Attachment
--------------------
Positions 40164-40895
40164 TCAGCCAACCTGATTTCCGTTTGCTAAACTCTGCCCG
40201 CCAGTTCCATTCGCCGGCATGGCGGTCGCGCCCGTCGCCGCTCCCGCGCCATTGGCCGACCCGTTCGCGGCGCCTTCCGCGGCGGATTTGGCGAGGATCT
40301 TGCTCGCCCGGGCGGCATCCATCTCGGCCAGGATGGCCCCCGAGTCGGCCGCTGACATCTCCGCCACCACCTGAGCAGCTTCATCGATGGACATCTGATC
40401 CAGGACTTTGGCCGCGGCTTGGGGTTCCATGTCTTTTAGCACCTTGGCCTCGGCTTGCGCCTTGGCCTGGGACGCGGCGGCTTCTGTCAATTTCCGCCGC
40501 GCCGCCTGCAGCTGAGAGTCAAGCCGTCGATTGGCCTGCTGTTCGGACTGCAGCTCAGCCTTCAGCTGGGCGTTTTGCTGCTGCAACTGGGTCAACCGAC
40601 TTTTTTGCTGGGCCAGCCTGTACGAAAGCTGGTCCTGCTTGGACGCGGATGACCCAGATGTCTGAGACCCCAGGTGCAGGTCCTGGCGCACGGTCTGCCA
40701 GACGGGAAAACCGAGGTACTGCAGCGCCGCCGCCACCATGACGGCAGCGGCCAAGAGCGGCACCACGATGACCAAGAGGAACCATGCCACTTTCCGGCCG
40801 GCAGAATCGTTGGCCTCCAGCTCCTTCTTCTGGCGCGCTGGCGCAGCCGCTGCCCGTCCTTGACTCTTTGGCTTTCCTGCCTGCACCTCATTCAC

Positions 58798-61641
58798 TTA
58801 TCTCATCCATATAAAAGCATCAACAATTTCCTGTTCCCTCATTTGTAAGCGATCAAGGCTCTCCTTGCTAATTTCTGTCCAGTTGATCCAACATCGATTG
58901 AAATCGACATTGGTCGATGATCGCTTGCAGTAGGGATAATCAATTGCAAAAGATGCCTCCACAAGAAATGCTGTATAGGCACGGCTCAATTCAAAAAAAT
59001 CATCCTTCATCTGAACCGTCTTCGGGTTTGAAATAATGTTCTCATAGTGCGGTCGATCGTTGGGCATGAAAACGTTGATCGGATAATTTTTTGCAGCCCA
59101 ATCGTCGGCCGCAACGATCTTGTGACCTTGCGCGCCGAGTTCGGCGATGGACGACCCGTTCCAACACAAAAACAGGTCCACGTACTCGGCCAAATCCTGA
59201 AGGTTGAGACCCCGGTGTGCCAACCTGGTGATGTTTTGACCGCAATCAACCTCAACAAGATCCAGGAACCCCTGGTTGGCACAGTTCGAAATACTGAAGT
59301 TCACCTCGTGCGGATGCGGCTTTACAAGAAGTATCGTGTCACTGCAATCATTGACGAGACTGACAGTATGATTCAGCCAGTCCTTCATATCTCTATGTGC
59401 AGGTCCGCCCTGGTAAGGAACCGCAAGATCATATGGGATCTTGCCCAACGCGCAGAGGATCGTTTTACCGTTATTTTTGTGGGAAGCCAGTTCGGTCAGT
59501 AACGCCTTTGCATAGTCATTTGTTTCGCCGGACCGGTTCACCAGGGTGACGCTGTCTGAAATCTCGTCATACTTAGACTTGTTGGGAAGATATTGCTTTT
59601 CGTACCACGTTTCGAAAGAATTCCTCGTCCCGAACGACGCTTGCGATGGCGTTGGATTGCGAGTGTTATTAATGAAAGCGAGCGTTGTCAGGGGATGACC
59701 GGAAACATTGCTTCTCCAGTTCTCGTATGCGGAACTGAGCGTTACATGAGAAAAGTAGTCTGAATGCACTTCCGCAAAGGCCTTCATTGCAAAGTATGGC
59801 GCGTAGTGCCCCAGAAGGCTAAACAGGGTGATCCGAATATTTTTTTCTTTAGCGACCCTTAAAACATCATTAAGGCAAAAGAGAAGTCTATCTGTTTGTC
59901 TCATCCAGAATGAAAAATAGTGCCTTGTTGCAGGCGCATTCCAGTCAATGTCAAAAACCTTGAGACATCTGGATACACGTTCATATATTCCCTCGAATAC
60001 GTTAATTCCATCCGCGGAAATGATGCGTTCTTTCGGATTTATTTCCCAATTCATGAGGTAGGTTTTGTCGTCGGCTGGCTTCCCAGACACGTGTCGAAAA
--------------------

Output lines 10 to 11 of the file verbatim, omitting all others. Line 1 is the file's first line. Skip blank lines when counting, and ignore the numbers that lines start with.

Positions 58798-61641
58798 TTA